DEEPAK PATIL is CTO at iASYS Technology Solutions
The automotive industry has undergone a massive change as a result of disruptive trends and technologies – it has seen breakthroughs in the areas of vehicle safety; petrol and diesel-run vehicles have evolved into battery-run vehicles, and similarly, sharing transport has witnessed a substantial increase. Consequently, there has been a surge in challenges to meet changing regulatory and user demands along with meeting environmental and fuel efficiency standards.
Vehicles are visibly becoming more technologically advanced to adapt to these changing dynamics. The mechanical systems have evolved to include the synergistic integration of electronic systems. Evidently, system complexities have increased as more systems are added; there are also sub-systems of these systems. Product complexities in the automotive industry are necessitating the need for a defined architecture of systems. And to accommodate these changes and to address the challenges head on, the automotive industry has begun to adopt a modelling and simulation approach.
AN IDEAL SOLUTION
Model-based systems engineering (MBSE) presents itself as an ideal solution – it has become a powerful tool for validation, verification and testing processes. A systems-engineering methodology, MBSE tackles the challenges of developing complex systems by means of using linked models to represent and analyse systems throughout the development life cycle. Automotive engineers have been at the forefront of developing and adopting advanced techniques of MBSE.
MBSE is the use of models that document the context and architecture of a system under development. It is a system that can establish scalable structures, help analyse and test complex mechanisms resulting in minimising costs and cutting down the time-to-market. Changing the face of traditional document-based information exchange, MBSE relies on developing models of a system, which help co-ordinate system design activities among engineers and stakeholders.
Many organisations are known to have said that MBSE provides a significant return on investment. Problems and errors are noticed beforehand and eliminated to prevent cost overruns that might not have cropped up with traditional document-centric approaches. It is worth noting that it allows for traceability between market, technological and regulatory requirements as well as vehicle design and function.
EXPANDING SCOPE OF DATA
Naturally, for MBSE to run, data is needed. However, as systems are becoming more complex, the amount of “Big Data” is ever expanding. At such times, conventional approaches are instinctively unable to provide the highest fidelity of data essential to make the best decisions.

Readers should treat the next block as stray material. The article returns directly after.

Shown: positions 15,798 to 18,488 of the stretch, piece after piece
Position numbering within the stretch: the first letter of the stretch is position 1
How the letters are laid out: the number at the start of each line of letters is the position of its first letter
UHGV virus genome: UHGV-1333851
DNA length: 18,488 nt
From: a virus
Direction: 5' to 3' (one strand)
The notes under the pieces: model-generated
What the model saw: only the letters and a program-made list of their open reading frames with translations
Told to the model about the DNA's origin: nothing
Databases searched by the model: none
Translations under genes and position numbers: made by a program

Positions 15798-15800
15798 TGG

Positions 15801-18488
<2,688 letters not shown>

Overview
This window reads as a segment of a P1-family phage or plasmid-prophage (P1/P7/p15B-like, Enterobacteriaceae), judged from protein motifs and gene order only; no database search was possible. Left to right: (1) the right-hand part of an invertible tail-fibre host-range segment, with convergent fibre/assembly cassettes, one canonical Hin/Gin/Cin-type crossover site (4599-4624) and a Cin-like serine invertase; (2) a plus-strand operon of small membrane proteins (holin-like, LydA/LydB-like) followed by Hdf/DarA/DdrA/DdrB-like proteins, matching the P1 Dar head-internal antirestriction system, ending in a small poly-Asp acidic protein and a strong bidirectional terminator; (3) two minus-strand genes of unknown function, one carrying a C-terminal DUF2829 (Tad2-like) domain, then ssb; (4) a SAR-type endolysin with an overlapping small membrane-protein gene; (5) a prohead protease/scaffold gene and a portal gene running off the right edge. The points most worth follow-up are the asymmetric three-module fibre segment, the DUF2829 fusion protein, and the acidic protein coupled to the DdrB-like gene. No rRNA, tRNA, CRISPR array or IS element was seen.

Hence, for MBSE to materialise its objective, the data needs to be democratised and standardised because more often than not, the data is in silos rendering free flow of data as important. Data in validation life cycles consists of on-road data, in-house testing data and simulation data. Simulation data can be strengthened and made more reliable by digitised and standardised data. And to reduce the number of poor prototypes made, structured data is essential. Iterations would be significantly reduced if data is rich in quality and is semantic. The raw data needs to be transformed into validation knowhow. Such a data would help realise MBSE targets faster as it would pave the way for more accurate decision-making.
Product validation management (PVM) makes a substantial contribution towards making data digitisation and standardisation possible, (1). PVM is instrumental in collecting data and making it quality data. MBSE can then hook onto this data and attain its goals in a faster way by saving maximum product development time. In other words, PVM is one of the data providers to MBSE. Clearly, many companies in India are working with global OEMs in setting up the infrastructure for MBSE.
The data pool created is not just for MBSE but also for the autonomous areas like artificial intelligence or machine learning. As the intricacies in automotive data and the systems are getting more complex, companies are focussing on making products faster without compromising on product safety (one of the most important impacts) and also meet the regulatory requirements. For instance, autonomous vehicles will have connected car systems through IoT. A significant amount of data needs to be recorded and taken care of. The more complex the issues are, the more decision-making has to happen. And to expedite this decision-making, organisations are working towards ensuring there are no gatekeepers to data and that such data is available in a digitised form.
MBSE stands out as an attractive solution, when the system interdependencies have become as convoluted as they are in the automotive industry. For businesses to save time for overall product validation, a structured data platform is imperative. The focus is on ensuring traceable and structured data are made available at the fingertips. Companies are ensuring the foundation for MBSE is not only implemented, but also evolved in an efficient manner. After all, such a competitive market calls for competitive, long-term indicators. MBSE has not only enabled data traceability, but has also proven its potential to be a powerful tool for automotive systems – from conception to optimisation.